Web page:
Because there are no degrees of negligence under Indiana common law, it is difficult to place the term “culpable negligence” within an appropriate frame of reference. Osterman v. Baber, 714 N.E.2d at 738. Nonetheless, the term contemplates action or inaction that is more than mere inadvertence, mistake, or ignorance. Id.; 83 C.J.S. Subrogation § 6 (1953). In Osterman, this court found guidance from cases outside Indiana and noted that other jurisdictions imposed stricter standards on professionals in assessing whether mistakes are excusable for purposes of equitable subrogation, particularly when the professional relationship arises out of a commercial transaction involving consideration.
    This court in Osterman also noted that there are no Indiana cases discussing whether a party may be subrogated to another’s rights when there is actual knowledge of an intervening lien, but determined that it was appropriate to balance the subrogee’s knowledge in deciding whether equitable subrogation was appropriate or whether culpable negligence prevented application of the doctrine. Osterman v. Baber, 714 N.E.2d 735. The court stated:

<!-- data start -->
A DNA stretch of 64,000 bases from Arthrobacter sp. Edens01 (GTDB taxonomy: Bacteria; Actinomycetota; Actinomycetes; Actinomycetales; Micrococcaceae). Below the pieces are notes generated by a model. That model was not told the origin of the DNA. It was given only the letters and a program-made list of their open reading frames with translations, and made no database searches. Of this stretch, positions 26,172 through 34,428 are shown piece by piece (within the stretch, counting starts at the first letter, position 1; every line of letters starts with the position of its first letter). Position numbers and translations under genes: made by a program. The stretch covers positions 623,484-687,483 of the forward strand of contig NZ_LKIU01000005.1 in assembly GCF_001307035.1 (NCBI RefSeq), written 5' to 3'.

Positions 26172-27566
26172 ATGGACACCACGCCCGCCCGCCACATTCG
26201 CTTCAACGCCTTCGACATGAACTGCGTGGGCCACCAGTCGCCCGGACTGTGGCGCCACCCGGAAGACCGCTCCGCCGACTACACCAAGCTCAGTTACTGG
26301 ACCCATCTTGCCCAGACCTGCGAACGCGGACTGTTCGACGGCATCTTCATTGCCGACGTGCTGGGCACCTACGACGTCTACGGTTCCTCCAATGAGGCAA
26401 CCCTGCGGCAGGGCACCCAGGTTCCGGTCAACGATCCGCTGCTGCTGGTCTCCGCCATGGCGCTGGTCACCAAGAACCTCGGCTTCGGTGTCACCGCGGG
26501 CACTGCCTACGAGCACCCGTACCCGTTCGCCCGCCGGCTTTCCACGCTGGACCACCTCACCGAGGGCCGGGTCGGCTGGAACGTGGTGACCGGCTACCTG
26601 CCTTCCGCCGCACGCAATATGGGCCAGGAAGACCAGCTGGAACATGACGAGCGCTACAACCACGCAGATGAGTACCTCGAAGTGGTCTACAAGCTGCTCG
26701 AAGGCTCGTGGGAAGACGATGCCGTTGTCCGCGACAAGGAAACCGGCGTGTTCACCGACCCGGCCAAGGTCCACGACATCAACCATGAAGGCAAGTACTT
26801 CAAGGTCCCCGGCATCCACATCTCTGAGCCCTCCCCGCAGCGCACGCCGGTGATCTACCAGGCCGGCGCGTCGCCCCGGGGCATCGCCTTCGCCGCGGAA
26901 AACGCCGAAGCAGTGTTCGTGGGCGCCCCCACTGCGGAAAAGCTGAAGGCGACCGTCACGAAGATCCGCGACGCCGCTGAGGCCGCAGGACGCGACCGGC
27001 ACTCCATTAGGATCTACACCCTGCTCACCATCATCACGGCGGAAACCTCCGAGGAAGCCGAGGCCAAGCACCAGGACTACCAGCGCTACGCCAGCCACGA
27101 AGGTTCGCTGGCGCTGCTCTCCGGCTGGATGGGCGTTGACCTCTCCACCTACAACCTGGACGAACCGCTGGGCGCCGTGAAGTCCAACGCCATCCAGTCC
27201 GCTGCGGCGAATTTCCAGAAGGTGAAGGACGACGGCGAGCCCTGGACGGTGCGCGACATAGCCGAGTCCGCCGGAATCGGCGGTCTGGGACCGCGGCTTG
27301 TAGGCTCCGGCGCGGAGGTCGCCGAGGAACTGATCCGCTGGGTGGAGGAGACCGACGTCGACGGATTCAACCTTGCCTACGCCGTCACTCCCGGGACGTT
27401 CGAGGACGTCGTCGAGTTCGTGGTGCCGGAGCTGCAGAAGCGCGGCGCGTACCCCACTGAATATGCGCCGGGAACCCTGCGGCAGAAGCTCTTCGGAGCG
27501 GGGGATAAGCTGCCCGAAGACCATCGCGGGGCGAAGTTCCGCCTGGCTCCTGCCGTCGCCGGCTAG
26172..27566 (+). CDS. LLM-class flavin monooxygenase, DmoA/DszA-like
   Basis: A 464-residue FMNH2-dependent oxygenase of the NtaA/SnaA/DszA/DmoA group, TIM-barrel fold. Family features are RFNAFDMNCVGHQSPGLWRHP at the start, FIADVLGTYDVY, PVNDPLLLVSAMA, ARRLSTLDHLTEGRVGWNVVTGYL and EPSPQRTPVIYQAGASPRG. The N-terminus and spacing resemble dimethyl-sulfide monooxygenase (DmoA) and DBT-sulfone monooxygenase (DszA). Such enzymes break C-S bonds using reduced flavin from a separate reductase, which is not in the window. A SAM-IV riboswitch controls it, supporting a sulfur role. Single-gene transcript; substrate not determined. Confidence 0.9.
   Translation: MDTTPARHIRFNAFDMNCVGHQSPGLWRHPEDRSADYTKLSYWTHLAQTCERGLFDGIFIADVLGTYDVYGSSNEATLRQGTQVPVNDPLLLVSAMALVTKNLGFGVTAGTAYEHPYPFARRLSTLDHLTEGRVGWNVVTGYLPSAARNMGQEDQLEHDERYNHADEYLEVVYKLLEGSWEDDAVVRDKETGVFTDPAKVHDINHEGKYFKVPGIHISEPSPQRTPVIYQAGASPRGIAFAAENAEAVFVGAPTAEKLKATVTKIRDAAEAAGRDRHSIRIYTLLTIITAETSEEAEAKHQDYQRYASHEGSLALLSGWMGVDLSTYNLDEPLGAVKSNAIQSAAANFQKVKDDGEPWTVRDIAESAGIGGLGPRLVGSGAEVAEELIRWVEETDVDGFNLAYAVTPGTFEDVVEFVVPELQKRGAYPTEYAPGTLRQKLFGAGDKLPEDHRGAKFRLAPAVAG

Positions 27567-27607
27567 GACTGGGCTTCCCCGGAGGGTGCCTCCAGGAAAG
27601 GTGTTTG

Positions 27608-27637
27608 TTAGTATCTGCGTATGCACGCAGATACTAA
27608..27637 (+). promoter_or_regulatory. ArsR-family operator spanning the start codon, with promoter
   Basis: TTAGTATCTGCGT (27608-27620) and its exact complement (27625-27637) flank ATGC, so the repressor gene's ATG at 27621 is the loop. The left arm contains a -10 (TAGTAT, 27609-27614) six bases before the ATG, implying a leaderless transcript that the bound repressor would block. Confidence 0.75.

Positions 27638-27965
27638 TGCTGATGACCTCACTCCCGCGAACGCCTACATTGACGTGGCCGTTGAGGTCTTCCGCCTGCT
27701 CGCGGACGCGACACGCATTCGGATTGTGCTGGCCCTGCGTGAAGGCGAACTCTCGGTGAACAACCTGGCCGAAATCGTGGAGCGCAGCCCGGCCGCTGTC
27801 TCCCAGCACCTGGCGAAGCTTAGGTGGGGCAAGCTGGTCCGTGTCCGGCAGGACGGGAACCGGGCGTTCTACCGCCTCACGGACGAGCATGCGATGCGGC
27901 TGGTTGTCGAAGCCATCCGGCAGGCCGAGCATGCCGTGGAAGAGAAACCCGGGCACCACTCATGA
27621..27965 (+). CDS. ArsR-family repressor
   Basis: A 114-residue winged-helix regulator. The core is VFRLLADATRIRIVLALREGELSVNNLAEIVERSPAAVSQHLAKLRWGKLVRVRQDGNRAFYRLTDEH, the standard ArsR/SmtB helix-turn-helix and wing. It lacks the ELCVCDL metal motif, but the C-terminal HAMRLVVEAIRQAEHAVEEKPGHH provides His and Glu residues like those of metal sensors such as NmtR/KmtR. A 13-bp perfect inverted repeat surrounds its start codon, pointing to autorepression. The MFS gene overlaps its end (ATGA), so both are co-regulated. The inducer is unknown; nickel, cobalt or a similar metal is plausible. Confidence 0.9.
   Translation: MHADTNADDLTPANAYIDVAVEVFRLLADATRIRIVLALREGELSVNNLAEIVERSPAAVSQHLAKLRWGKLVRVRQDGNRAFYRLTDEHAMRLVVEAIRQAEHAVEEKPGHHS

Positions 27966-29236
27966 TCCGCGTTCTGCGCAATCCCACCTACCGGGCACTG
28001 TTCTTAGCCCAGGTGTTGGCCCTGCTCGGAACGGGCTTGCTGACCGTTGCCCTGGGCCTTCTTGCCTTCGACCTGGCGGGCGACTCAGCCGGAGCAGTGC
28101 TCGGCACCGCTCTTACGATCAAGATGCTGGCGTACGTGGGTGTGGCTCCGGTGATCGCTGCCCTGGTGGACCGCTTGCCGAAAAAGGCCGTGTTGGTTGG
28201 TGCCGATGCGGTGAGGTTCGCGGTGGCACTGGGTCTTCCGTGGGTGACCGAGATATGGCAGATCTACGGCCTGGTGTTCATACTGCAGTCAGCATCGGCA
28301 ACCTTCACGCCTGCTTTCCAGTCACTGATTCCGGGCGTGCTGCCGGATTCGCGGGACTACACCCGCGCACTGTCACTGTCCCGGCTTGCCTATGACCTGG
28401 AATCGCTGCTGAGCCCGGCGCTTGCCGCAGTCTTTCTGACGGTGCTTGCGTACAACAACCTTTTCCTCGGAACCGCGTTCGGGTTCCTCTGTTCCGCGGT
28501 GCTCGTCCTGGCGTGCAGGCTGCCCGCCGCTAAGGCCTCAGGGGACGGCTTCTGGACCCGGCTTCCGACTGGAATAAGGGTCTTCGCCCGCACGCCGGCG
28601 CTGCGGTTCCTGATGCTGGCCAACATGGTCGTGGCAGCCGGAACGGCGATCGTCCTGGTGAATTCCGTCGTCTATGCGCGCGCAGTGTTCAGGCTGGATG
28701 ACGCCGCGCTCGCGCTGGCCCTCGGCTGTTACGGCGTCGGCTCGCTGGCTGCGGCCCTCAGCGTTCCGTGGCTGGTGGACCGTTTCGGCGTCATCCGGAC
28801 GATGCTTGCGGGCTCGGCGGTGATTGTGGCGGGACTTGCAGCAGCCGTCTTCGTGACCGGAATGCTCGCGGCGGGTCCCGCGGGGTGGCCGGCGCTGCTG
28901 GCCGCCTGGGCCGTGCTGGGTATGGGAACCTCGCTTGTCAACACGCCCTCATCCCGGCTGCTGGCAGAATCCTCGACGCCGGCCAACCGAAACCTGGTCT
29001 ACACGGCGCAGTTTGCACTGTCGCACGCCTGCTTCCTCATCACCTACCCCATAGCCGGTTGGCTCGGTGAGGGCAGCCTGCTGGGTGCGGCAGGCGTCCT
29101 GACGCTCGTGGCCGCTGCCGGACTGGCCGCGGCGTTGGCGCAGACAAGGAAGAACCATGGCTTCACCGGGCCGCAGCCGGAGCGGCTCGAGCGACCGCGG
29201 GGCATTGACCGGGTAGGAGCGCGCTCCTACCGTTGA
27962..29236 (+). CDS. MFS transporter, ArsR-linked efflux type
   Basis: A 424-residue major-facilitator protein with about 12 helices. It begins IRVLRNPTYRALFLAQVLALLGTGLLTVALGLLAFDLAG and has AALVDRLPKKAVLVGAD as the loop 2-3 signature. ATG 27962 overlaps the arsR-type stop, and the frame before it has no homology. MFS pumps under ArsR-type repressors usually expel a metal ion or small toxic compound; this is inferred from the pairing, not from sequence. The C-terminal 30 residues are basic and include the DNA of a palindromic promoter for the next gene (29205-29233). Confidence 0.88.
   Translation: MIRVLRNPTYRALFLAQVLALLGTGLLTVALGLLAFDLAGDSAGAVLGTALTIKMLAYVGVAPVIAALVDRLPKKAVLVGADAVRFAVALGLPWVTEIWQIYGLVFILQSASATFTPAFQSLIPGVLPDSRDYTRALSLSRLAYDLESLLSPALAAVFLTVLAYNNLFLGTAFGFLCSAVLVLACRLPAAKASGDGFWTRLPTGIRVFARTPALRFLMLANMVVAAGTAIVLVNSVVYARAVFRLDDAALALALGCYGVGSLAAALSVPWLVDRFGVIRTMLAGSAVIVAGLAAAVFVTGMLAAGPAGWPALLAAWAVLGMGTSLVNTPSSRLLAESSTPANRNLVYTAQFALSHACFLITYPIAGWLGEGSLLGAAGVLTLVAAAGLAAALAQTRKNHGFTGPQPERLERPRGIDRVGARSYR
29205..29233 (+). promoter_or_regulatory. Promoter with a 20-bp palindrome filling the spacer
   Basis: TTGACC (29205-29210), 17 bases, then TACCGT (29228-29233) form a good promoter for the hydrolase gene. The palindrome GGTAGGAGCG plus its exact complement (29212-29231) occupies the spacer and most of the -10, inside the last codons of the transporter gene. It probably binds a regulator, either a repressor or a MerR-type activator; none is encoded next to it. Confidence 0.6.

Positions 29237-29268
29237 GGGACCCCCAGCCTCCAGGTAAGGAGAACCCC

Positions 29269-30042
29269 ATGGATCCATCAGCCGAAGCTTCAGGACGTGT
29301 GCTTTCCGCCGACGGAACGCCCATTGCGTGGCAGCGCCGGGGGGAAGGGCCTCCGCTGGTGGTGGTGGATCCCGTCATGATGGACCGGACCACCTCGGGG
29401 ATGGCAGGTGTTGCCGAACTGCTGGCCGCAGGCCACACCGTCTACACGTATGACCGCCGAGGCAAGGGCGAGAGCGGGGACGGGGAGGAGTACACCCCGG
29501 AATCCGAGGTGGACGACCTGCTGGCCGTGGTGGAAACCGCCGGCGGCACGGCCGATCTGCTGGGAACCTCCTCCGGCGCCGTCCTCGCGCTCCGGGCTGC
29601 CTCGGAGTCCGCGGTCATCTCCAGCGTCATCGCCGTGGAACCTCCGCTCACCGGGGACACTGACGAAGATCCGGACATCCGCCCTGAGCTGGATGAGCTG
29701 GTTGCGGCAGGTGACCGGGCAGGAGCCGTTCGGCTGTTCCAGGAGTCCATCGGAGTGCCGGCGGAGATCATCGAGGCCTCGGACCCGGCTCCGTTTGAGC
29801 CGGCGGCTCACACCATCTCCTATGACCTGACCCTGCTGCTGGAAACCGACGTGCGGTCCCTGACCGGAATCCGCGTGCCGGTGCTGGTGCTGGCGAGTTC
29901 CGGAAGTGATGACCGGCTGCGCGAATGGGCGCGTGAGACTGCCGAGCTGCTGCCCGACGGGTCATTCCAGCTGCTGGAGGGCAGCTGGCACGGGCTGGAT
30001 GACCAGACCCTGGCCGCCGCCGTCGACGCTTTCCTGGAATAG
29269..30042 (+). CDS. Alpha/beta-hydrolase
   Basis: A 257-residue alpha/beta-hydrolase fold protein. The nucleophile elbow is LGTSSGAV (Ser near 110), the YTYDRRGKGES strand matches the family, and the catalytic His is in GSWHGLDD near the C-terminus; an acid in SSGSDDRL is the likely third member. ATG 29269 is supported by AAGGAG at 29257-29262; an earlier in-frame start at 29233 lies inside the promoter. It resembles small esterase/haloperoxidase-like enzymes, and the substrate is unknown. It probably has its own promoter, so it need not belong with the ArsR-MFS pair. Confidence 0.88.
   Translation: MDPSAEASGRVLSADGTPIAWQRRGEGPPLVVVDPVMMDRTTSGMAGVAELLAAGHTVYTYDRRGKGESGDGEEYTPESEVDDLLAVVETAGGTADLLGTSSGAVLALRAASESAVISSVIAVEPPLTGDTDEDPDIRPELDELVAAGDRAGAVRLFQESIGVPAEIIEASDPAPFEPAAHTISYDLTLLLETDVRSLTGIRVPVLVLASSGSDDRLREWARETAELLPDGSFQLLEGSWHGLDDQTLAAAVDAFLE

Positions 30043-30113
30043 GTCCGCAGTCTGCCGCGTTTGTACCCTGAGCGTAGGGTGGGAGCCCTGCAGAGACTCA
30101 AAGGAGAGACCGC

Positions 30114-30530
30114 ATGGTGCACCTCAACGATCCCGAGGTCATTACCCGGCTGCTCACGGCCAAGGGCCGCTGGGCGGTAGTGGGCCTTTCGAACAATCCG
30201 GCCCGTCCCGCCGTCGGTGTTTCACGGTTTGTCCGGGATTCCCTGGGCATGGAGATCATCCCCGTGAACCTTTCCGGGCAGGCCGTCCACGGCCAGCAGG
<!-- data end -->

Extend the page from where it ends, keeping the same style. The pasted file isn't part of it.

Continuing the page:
In applying the culpability factor to the facts of this case, we hold that in a commercial transaction, a prudent and sophisticated lender, having actual knowledge of an intervening lien, as well as the ability to avert resultant harm, would have ensured protection of its interests before extinguishing existing mortgage liens. Thus, we conclude that Norwest acted with culpability in failing to do so and is therefore not entitled to the protection of equitable subrogation.

Id. at 739. See footnote
    Liberty claims that it should be equitably subrogated to National City’s priority in this case because (1) the mortgage recorded by National City gave an inadequate notice and description of the nature of the obligation it secured and was materially misleading, (2) it paid off the Morrises’ debt to National City, (3) it was not guilty of culpable negligence, and (4) National City was guilty of culpable negligence by continuing to extend credit to the Morrises after Liberty had paid off their debt to National City.